Brewing coffee essentially only requires a few things. You need ground beans, (usually) heated water, a place to combine them for a little and a way of separating them out.
But don’t let that supposed simplicity fool you. Even with a fairly limited number of steps involved people have developed countless different ways of producing the drink throughout the thousands of years it has been consumed. Some of these methods were arrive at out of necessity with the tools at their disposal; others were created in pursuit of achieving a specific flavor profile.
The separation of coffee particles, or insolubles, from the final drink is often the key distinguishing feature between brewing methods, but it wasn’t always so. Some of the earliest brewing methods, including the traditional Turkish Cezve,actually used no physical filter or barrier to separate grounds from the final drink. These methods called for grounds either being boiled together with water before pouring into a mug or grounds were placed directly in a mug and boiling water was poured over the top. When done properly, as the coffee cooled, the grounds would sink and settle to the bottom what remained was a cup of coffee with a sludgey bit of grounds to be avoided toward the end of drinking.
Another traditional brewing and filtration method, and one that has persisted to this day, is the French Press. Still one of the simplest and least expensive methods of brewing coffee, French Press brewing consists of pouring near-boiling, or boiling, water over grounds in a glass or metal cylindrical container. After the mixture sits for 4-7 minutes, a metal plunger is then slowly pushed until it moves all the grounds to the base, leaving the filtered drink above for serving.
Though there are countless others that could be mentioned, a transition in methodology began occurring with the French drip brew pot in the early 1800’s. The French drip brew pot had two chambers separated by a cloth filter. Ground coffee was placed in the top chamber and hot, but not boiling, water was poured over to drip through into the bottom part. The main drawback to this method was that the amount of time it took often meant the coffee would end up lukewarm and over extracted. The French drip brew method is still frequently used in Louisiana where it is referred to as une grégue.
In the decades prior to the early 1900’s the filtration method of choice involved placing a linen bag of boiling coffee grounds in a pot to brew before removing to leave behind the drink, similar to steeping a giant tea bag. For those of you experienced with brewing coffee yourselves, one of the main flaws of this method should be fairly obvious. The boiling point of water is far too hot for brewing coffee. At 212ºF, boiling water exceeds the ideal brewing temperature range of 195ºF to 205ºF. The overly hot brewing temperature would lead to burnt grounds and an over-extracted, bitter, cup.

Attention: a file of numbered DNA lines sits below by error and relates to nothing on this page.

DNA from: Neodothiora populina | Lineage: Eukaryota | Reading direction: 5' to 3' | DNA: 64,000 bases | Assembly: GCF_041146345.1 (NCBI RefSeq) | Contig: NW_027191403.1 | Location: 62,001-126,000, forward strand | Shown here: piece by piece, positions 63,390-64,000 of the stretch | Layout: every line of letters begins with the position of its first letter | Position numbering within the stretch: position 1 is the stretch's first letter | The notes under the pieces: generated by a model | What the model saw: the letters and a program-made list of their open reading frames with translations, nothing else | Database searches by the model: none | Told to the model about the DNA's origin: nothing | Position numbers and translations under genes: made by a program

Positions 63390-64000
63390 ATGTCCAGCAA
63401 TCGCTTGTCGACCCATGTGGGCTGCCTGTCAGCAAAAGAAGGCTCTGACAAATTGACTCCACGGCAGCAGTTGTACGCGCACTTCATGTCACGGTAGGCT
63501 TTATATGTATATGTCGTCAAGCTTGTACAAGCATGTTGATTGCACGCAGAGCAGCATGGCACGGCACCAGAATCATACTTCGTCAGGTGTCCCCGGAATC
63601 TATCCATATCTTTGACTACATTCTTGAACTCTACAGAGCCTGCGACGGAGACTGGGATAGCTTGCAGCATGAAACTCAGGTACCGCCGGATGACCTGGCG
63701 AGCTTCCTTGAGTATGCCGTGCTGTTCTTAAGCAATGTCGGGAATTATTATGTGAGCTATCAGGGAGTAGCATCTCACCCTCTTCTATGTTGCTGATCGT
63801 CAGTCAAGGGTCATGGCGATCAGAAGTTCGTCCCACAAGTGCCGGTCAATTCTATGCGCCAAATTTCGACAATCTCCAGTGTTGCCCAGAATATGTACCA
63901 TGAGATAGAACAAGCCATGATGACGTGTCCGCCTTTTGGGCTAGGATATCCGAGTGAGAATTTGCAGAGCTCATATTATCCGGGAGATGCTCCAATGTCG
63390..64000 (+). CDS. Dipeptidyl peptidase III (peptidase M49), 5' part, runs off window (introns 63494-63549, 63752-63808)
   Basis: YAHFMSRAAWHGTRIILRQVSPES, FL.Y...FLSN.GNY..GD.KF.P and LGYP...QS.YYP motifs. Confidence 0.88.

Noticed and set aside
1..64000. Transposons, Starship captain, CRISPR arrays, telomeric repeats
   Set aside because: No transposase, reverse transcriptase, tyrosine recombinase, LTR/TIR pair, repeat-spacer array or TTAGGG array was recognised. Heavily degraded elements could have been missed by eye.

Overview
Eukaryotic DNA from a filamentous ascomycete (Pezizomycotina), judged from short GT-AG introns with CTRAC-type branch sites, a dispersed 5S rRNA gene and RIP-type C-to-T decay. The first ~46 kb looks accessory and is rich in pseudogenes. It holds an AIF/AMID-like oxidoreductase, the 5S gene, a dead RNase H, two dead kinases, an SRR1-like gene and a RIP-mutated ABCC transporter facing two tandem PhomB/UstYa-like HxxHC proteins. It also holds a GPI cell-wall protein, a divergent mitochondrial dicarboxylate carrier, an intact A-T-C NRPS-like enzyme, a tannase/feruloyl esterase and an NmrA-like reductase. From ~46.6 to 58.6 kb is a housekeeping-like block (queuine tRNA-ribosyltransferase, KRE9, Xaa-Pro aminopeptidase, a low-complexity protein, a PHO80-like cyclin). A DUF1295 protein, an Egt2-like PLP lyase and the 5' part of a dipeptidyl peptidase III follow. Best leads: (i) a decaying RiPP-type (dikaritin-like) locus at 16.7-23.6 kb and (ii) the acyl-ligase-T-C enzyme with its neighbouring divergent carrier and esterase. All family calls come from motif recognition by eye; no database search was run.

Enter the paper filter in 1908. Invented by a German housewife, Melitta Bentz, this new method of filtration would soon become the most popular method of all. Bentz thought up the idea as a solution to bitter taste produced by boiling coffee and using the linen filters of the day. The paper drip filtration system avoided earlier issues of over extraction and the material naturally removed diterpenes present in the coffee, making for a cleaner and less oily taste.
Bentz’s paper filter quickly became a hit and she started a company in her own name to manufacture the product, hiring her husband and two sons as her first employees. Melitta, the company she founded, remains the largest manufacturer of paper coffee filters in the world and is a lasting testament to both the quality of her invention and her business acumen.
This advent of paper filters paved the way for a shift from the traditionally popular percolation-based boiling methods toward drip coffee and lower brew points. At present, most Americans are still making their daily coffee in some version of an automatic drip coffee maker for convenience and taste. And among those who opt for a more advanced drip-based method such as a V-60 pour over or Chemex system, the paper filter plays an integral role in producing the desired taste.
In the years since Melitta invented the paper filter, new methods of coffee making arose. The first successful espresso (Italian for fast) machines were becoming popular between the World Wars thanks to a Italian factory owner thinking his workers were taking too long of coffee breaks and taking it upon himself to invent a commercial-grade espresso machine. The rest of the 1900’s saw a variety inventions aimed at trying to recreate the espresso bar experience in a way that could be accomplished at home. From the Moka pot being popularized in the 1950’s to the FAEMA spring-loaded, electronically-pressurized, espresso contraption of the 1960’s most new inventions concentrated around pressure-based espresso brewing systems.
Despite all these and later inventions, the paper filter remains the preferred method of filtration to this day for everyone from drip coffee drinkers to pour over enthusiasts. The easy clean-up, affordability and cup quality have yet to be beat and are a lasting testament to Melitta’s ingenuity in pursuit of a cleaner, tastier cup.